Proposals to change South Africa’s drunk driving laws – the big problem
The Automobile Association (AA) of South Africa says that when it comes to drunk driving laws in South Africa, the problem isn’t with limits, it’s with enforcement.
The portfolio committee on transport recently rejected the government’s plans for ‘zero-tolerance’ drunk driving laws, where the Department of Transport wanted to reduce the allowable blood-alcohol level in a driver’s bloodstream from 0.05 grams per 100 millilitres of blood to zero.
However, a new study published in the South African Journal of Science proposed that the government not completely abandon its plans to reduce the allowable alcohol limit and instead find ways to better implement the changes.
Among the proposals, the researchers suggested the government limit blood alcohol concentration levels to 0.02 grams per 100 millilitres to account for medicines or foods that could cause false positives – one of the biggest criticisms of the plan.
Another proposal was to direct zero-tolerance laws on young and inexperienced drivers only.
Citing available data, the researchers said that reducing the allowable limit prevented thousands of deaths in other countries and would go a long way in reducing road fatalities in South Africa.
Fatal crash data recorded on the Road Traffic Management Corporation (RTMC) from 1 October 2017 to 30 June 2021 found that a total of 48,330 vehicles were involved in 37,583 fatal crashes, with 45,232 fatalities recorded with a severity (deaths per crash) of 1.203.
However, for a reduction in the limit to be effective, the researchers said that the measures should be introduced gradually, in collaboration with strategies relating to enforcement, education, raising awareness and harm reduction.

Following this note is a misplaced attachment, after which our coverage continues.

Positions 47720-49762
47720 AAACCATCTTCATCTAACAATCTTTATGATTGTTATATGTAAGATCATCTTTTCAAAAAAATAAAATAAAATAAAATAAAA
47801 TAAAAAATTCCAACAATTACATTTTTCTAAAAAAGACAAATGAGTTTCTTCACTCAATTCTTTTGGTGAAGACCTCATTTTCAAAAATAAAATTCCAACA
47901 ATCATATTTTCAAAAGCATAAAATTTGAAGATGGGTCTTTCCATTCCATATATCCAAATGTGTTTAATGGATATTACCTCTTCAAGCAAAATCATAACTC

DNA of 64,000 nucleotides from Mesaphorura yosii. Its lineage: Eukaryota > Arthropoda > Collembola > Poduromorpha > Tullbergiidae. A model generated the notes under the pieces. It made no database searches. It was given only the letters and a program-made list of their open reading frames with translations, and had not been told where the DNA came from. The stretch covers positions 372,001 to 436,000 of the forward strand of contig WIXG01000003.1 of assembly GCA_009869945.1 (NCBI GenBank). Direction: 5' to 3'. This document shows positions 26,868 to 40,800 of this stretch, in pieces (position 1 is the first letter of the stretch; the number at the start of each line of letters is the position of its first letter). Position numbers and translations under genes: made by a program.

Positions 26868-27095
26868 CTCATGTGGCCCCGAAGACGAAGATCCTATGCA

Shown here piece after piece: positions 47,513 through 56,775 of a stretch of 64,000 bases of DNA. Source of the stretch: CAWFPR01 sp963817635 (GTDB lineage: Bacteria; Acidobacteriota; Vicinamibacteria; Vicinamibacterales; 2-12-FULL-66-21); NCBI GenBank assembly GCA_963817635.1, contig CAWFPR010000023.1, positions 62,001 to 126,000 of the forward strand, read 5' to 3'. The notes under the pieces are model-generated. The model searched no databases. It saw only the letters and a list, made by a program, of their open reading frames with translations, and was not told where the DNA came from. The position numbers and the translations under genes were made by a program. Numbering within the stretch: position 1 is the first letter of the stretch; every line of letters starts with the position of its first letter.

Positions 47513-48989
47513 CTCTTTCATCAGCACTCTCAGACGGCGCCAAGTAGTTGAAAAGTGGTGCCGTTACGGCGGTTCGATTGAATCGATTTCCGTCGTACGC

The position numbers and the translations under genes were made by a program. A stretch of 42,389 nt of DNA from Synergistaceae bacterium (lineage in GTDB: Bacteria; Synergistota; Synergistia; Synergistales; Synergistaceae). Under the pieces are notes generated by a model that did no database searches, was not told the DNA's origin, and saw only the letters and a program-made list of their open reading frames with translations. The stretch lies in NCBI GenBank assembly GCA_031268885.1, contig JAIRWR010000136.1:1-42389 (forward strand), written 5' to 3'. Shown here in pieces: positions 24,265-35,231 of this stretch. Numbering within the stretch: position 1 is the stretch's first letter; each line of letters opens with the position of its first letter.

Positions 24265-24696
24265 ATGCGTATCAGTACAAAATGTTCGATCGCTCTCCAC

Drop the subject
Head of public affairs at the AA, Layton Beard, said that it is completely unnecessary to adjust the allowable blood-alcohol level at all, as South Africa’s problem isn’t with the limit but rather the enforcement thereof.
He said that the current threshold at 0.05g/100ml is a good indication of intoxication.
This point was also partially conceded in the research paper, which pointed out that South Africa’s current limit of 0.05 grams per 100 millilitres is already in line with the international standard set by the World Health Organisation.
Beard said that South Africa has a seriously bad reputation globally for road safety and that enforcement of the standing laws is the main problem.
Only a small portion of cases around drunk driving actually result in prosecution, he said, adding that the laboratories that process blood samples in drunk driving-related cases often take up to a year to do so.
Instead of trying to solve the problem by adjusting limits, the government needs to double its traffic law enforcement efforts, said Beard.
“Legislation on its own won’t deal with drunk driving. Enforcement is key,” he said.
This sentiment is shared by the Traffic Law Enforcement Review Committee, which was appointed by the department of transport to make recommendations on road safety in the country in 2019.
According to the committee, police visibility and stronger enforcement of the current laws would be more effective at combating alcohol-related traffic fatalities.
Beard said that despite instances of corruption by some traffic officials, this is not a reason to disregard the need for more feet on the ground enforcing the country’s standing drunk driving laws.
“(Perceived corruption) cannot stand in the way of appointing more (officers), but there certainly needs to be a vetting process. People need to understand that there are consequences for bad behaviour, including possible licence revocation, fines or jail time,” said Beard.
South Africa requires specific ways of ensuring road safety, which includes massive education campaigns as well as awareness campaigns, he said.